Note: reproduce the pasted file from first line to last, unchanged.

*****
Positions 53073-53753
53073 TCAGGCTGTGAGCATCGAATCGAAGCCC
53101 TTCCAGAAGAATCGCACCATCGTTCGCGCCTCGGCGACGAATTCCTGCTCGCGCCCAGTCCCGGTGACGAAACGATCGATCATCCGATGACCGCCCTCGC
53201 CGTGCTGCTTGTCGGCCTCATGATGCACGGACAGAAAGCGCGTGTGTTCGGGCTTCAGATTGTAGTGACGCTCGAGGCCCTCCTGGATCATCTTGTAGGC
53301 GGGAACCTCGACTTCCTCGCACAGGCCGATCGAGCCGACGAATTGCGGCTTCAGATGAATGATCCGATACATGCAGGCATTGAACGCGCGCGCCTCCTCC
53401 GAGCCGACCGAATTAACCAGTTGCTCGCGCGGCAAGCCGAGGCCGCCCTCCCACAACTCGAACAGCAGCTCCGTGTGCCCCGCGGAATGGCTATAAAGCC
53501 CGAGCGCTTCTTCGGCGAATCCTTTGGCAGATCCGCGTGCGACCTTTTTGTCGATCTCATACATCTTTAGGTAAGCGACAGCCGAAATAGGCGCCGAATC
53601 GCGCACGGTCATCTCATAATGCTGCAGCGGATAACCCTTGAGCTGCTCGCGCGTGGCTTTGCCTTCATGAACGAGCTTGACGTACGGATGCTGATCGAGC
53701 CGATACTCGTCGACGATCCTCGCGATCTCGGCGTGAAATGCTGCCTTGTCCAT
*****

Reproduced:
Positions 53073-53753
53073 TCAGGCTGTGAGCATCGAATCGAAGCCC
53101 TTCCAGAAGAATCGCACCATCGTTCGCGCCTCGGCGACGAATTCCTGCTCGCGCCCAGTCCCGGTGACGAAACGATCGATCATCCGATGACCGCCCTCGC
53201 CGTGCTGCTTGTCGGCCTCATGATGCACGGACAGAAAGCGCGTGTGTTCGGGCTTCAGATTGTAGTGACGCTCGAGGCCCTCCTGGATCATCTTGTAGGC
53301 GGGAACCTCGACTTCCTCGCACAGGCCGATCGAGCCGACGAATTGCGGCTTCAGATGAATGATCCGATACATGCAGGCATTGAACGCGCGCGCCTCCTCC
53401 GAGCCGACCGAATTAACCAGTTGCTCGCGCGGCAAGCCGAGGCCGCCCTCCCACAACTCGAACAGCAGCTCCGTGTGCCCCGCGGAATGGCTATAAAGCC
53501 CGAGCGCTTCTTCGGCGAATCCTTTGGCAGATCCGCGTGCGACCTTTTTGTCGATCTCATACATCTTTAGGTAAGCGACAGCCGAAATAGGCGCCGAATC
53601 GCGCACGGTCATCTCATAATGCTGCAGCGGATAACCCTTGAGCTGCTCGCGCGTGGCTTTGCCTTCATGAACGAGCTTGACGTACGGATGCTGATCGAGC
53701 CGATACTCGTCGACGATCCTCGCGATCTCGGCGTGAAATGCTGCCTTGTCCAT